With Covid-19 disrupting travel, forcing a shift to remote working and gutting economic growth, the demand for oil may never return to 2019 levels, Moody’s Investors Service suggests in a new report.
Fallout from the pandemic creates a series of headwinds to global oil demand, the rating agency said in the report.
Both household and business demand may be hampered by recessionary trends and weaker long-term growth expectations, it stated.
“At the same time,” the report stated, “the risk of behavioural change, along with increasing use of biofuels, electric vehicles and improved engine efficiency adds to the risk of oil demand eroding over time.”
Said James Leaton, vice president and senior credit officer at Moody’s: “Oil demand may take a long time to recover to 2019 levels due to the combination of weaker economic growth, decarbonization trends and behavioural shifts, increasing the possibility that demand peaked in that year.”
The report considered two scenarios: one in which monthly oil demand is 3% lower than 2019 levels heading into 2021; and one in which demand is 5% lower.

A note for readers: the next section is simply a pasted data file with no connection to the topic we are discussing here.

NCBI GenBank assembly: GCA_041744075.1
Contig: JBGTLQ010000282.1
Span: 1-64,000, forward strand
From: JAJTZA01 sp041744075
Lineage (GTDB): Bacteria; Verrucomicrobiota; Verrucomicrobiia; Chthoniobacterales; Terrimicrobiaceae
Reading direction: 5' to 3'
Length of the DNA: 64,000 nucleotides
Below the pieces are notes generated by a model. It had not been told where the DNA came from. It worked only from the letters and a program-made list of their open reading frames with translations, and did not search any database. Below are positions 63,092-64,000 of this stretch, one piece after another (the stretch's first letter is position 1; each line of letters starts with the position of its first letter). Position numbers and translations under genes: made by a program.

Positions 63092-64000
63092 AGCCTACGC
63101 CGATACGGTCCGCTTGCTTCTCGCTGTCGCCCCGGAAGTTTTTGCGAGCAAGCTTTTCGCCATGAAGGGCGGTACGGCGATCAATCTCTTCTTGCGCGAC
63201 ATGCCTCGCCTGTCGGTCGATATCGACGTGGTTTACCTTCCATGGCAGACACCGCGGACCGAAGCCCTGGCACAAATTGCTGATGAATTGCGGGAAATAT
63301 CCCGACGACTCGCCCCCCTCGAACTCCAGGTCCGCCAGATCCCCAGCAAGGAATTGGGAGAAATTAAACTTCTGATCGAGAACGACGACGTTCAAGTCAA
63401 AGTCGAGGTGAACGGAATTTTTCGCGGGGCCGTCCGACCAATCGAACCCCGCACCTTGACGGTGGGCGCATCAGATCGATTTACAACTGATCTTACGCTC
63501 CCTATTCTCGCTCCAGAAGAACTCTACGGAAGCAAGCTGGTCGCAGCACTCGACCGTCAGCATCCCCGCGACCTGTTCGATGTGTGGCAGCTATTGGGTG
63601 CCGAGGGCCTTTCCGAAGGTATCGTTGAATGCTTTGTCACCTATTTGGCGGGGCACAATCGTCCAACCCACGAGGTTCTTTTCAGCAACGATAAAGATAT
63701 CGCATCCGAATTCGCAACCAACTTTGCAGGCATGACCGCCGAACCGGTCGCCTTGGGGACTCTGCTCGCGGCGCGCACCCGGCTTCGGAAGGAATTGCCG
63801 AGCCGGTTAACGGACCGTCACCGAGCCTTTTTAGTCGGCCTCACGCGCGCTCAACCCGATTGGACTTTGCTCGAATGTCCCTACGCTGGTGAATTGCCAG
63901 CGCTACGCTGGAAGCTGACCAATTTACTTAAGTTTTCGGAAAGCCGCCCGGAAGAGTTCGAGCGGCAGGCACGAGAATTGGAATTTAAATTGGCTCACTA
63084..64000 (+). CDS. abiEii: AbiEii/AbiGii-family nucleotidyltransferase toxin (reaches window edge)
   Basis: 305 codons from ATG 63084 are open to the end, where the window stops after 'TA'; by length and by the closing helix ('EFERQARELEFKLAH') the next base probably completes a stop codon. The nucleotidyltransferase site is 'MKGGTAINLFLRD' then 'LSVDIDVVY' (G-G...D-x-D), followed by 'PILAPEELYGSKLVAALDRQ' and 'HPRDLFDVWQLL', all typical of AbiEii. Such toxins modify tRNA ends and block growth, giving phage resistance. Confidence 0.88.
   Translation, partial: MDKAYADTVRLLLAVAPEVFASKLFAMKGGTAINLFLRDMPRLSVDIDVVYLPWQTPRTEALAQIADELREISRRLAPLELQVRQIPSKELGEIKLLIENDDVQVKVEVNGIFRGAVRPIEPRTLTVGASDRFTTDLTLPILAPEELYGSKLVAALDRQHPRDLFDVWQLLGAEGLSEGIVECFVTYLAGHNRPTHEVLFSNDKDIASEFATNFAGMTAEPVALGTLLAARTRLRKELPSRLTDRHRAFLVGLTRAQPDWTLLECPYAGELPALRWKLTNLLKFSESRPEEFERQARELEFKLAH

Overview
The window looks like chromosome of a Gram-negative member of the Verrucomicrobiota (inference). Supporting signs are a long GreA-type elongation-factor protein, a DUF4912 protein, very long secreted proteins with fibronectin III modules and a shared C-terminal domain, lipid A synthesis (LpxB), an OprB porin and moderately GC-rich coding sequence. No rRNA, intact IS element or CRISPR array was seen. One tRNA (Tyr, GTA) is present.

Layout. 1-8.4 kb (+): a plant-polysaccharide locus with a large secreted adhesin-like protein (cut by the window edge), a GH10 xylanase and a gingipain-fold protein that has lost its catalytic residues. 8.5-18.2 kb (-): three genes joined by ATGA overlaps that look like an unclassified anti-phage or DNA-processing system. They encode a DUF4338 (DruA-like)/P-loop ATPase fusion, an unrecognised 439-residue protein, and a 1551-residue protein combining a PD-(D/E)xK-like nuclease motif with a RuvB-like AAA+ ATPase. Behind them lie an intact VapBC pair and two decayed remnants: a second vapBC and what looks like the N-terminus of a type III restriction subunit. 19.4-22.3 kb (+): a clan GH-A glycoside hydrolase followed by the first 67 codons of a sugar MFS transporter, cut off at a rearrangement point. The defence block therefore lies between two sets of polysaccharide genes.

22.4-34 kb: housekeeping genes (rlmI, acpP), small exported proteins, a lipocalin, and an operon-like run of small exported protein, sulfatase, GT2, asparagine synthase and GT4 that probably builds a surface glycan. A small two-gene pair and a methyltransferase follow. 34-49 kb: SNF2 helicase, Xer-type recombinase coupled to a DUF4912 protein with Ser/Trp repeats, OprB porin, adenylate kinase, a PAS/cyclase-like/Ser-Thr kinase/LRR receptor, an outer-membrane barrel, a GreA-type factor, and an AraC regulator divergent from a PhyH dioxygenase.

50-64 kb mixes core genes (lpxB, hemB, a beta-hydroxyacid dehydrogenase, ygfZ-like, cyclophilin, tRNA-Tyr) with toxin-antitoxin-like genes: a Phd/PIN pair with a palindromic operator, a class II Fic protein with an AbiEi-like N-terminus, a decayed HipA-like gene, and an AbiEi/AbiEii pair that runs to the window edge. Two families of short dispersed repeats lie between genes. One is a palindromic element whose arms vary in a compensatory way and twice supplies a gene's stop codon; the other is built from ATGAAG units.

In both scenarios, the models indicate that demand doesn’t return to 2019 levels until at least 2025 — and in the second scenario, the recovery takes longer.
“While not a forecast, the scenarios highlight the increasing challenges in estimating demand for oil, which contributes to the risks of making new investments in the sector,” Leaton said.
The increased uncertainty about the prospects for oil demand intensifies the risk for new oil production projects, Moody’s said.
“The effects of Covid-19 could also limit any rebound in coal generation and could speed the decline of coal in the U.S. and Europe by a few years,” it noted.
“Renewables make up the majority of recent capacity additions,” Moody’s added, “which continue to displace thermal generation, especially with reduced demand for power.”